If you are looking to improve your property, making it a better place to live and adding value, remortgaging is an option available to you if you have sufficient equity in it.
A remortgage is sometimes known as refinancing and simply involves replacing your existing mortgage with a new one for a (usually) higher amount of borrowing.
If you use remortgage funds to improve your property – home or investment – you will probably add value to it; possibly replacing some or even all the equity you have taken out.
With sellers not being able to achieve their asking price in the current weak market, remortgaging is an option owners are looking at more and more.
Remortgaging can be an alternative to selling. For example, if the property is your home and you need to move because of a growing family, remortgaging and adding an extension for an extra bedroom is an alternative to selling – especially if selling is proving difficult.
This blog explains the nuts and bolts of remortgaging a property – a home or a buy to let investment.
1. How much can you borrow?
Remortgaging will be a realistic option if the equity in your property – the difference between its value and the mortgage on it – has increased since you bought.
The amount you will be able to borrow will depend on your financial circumstances as well as the loan to value (LTV) lending of your chosen lender.
Say you approach a lender willing to lend 3 times your salary and offering borrowing on a 75% LTV basis.
Say your salary is £40,000 and the value of your property is £150,000 with an existing mortgage of £60,000.
Based on 3 times your salary, and subject to affordability, you can borrow up to £120,000; however, with the 75% LTV limit, you will be allowed to borrow 75% of £150,000 or £112,500.
Once you pay off or redeem the existing mortgage of £60,000 you will be left with £52,500 (£112,500 – £60,000).
2. Advantages of remortgaging
Remortgaging is attractive to property owners for a number of reasons.
The main reason is that it is a relatively simple and inexpensive way to raise capital for any purpose which your lender will allow.
You can release equity without having to incur the expense and or inconvenience of moving.
If you are a homeowner, lenders love the idea of lending for home improvements – since the money loaned will go into the property, hopefully adding value and strengthening their security.
They may be less keen to lend for other purposes such as business, debt consolidation or investment; however, it is possible to raise funds for these and similar purposes.
If you are a buy to let landlord, you may want to remortgage in order to improve the property, hopefully increasing your rental income in the process.
You may also opt for a remortgage as a way to raise capital to fund deposits for new purchases.
It is important to be accurate as to your intended use of the remortgage funds; failure to do so could amount to a serious and actionable breach of your mortgage agreement.
A big advantage of remortgage funds is that they are not subject to capital gains tax or income tax.
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3. Lower mortgage costs
Reducing your monthly mortgage payments can be one of the biggest advantages of remortgaging. It is one of the main reasons why people remortgage.
If you can find a new mortgage at a lower rate of interest than your current loan, remortgaging can save you money.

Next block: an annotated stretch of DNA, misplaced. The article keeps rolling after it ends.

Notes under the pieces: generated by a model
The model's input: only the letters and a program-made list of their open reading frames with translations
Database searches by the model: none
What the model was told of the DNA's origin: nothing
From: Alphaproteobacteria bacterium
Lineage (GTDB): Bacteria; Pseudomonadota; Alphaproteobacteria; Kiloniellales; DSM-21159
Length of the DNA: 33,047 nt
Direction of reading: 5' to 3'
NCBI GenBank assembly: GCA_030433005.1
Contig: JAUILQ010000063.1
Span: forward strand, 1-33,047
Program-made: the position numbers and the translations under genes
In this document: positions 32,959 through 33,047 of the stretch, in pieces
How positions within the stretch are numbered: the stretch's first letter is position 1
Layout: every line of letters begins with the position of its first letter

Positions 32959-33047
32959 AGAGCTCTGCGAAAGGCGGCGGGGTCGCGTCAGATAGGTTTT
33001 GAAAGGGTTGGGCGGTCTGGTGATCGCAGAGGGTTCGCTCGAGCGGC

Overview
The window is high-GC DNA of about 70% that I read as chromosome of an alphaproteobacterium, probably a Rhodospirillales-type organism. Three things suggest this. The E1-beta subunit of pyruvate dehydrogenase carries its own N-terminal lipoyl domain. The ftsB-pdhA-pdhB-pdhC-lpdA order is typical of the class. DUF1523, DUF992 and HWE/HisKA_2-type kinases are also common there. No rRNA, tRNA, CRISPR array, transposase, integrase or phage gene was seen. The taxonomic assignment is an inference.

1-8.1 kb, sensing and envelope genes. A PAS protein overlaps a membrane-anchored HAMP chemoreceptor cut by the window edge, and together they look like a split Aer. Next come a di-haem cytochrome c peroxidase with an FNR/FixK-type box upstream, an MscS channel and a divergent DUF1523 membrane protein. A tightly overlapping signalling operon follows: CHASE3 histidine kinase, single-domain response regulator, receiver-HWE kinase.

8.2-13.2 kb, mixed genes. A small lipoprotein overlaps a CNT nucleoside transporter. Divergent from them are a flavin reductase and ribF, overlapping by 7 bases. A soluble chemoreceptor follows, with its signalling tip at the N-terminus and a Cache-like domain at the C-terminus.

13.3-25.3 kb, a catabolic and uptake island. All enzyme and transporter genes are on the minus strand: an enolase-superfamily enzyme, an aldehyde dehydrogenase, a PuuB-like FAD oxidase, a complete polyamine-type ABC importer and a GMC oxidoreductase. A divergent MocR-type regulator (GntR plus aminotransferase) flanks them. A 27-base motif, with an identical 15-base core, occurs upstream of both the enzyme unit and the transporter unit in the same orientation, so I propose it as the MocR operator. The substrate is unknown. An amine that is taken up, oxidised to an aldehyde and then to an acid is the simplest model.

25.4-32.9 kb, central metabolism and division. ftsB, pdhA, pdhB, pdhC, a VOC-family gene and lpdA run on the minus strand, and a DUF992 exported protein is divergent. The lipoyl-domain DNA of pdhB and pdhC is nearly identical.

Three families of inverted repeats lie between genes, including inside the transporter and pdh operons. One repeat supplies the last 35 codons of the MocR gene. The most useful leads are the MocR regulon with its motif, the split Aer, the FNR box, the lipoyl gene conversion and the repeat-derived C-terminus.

4. More suitable mortgage product
Refinancing can also have the benefit of migrating you to a more suitable mortgage product.
There are several mortgage types and it is best practice to seek independent mortgage advice to identify the products most suitable for you.
5. Drawbacks of remortgaging
The advantages of refinancing are many and significant, but there are a number of possible disadvantages including:
- Borrowing more money on a remortgage is increasing your debt and increasing your debt-related risks; if you are unable to keep to your (higher) mortgage payments your home or investment property could be repossessed
- You may only be able to remortgage on the basis of payment of a higher interest rate and larger mortgage payments, reducing your disposable income, increasing your debt vulnerability
- The fees and charges of a remortgage – such as valuation, legal and mortgage broker fees – could be expensive and could outweigh your savings as a result of lower interest payments
- If your new mortgage includes a tie-in, you may face penalties or charges if you redeem the mortgage within the tie-in period.
The crucial point about remortgaging is to make sure you can afford the higher monthly payments which arise as a result of borrowing more money.
You should know how to deal with mortgage debt.
You also need to thoroughly understand the importance of savings – the need to have money in reserve in case something untoward happens, such as you become ill or lose your job.
A remortgage can be a simple and effective way to raise funds from your property.
When it goes well, you can lower your monthly payments and access a chunk of your equity – a genuine win-win situation.
However, taking out part of your equity is the equivalent of increasing your debt.
It is crucial not to go overboard with remortgaging.
Sadly, many people end up losing their property because they borrow too much, over committing themselves financially. That is something you must avoid at all cost. Remortgaging is only advantageous when it is fully affordable.
What has been your experience of remortgaging? Please leave your comments below.
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Rebel Property Coach
My website is: www.rebelpropertycoach.com